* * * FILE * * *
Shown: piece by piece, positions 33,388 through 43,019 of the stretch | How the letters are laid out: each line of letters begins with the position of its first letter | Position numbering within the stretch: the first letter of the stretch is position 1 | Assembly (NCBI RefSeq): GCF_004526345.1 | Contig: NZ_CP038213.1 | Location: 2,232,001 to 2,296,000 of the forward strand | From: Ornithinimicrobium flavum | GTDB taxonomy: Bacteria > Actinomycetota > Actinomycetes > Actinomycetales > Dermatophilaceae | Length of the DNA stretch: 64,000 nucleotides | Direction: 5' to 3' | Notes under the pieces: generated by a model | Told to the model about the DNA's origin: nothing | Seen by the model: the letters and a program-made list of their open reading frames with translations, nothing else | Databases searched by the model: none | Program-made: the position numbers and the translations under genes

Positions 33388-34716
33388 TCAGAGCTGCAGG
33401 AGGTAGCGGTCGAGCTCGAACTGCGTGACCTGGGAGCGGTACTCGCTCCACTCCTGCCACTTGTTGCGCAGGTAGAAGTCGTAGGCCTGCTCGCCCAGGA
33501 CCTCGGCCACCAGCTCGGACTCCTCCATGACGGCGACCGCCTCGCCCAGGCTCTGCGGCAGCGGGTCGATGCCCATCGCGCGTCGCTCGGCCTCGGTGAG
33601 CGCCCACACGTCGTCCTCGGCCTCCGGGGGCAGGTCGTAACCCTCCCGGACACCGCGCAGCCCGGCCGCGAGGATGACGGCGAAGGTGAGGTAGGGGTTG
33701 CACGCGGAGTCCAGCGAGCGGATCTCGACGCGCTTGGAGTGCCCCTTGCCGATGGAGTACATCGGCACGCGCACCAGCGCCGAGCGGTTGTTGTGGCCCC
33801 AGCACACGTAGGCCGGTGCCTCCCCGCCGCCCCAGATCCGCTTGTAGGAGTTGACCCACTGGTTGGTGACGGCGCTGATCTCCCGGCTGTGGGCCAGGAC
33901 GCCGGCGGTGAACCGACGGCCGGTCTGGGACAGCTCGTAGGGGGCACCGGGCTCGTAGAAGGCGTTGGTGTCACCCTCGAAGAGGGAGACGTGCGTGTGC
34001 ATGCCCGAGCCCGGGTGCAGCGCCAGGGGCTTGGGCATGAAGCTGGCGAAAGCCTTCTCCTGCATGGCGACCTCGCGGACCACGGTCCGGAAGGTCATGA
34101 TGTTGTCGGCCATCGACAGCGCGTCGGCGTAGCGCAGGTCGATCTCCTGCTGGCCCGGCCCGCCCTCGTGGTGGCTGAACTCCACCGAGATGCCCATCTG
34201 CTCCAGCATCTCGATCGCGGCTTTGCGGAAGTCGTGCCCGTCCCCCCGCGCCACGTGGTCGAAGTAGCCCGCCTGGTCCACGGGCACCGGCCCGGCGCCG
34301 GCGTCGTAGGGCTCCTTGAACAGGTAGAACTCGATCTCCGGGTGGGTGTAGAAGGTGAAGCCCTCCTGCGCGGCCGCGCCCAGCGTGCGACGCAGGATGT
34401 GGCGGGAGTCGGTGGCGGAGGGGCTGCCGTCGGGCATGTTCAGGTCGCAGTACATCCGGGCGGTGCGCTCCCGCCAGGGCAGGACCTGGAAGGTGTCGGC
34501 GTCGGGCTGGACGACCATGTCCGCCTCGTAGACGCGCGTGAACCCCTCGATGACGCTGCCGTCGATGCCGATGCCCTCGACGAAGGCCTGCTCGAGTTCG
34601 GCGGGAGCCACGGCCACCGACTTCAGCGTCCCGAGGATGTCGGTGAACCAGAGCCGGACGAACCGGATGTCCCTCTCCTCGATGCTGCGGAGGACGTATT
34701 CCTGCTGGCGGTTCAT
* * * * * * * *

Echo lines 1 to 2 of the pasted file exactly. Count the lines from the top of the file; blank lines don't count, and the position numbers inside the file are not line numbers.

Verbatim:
Shown: piece by piece, positions 33,388 through 43,019 of the stretch | How the letters are laid out: each line of letters begins with the position of its first letter | Position numbering within the stretch: the first letter of the stretch is position 1 | Assembly (NCBI RefSeq): GCF_004526345.1 | Contig: NZ_CP038213.1 | Location: 2,232,001 to 2,296,000 of the forward strand | From: Ornithinimicrobium flavum | GTDB taxonomy: Bacteria > Actinomycetota > Actinomycetes > Actinomycetales > Dermatophilaceae | Length of the DNA stretch: 64,000 nucleotides | Direction: 5' to 3' | Notes under the pieces: generated by a model | Told to the model about the DNA's origin: nothing | Seen by the model: the letters and a program-made list of their open reading frames with translations, nothing else | Databases searched by the model: none | Program-made: the position numbers and the translations under genes

Positions 33388-34716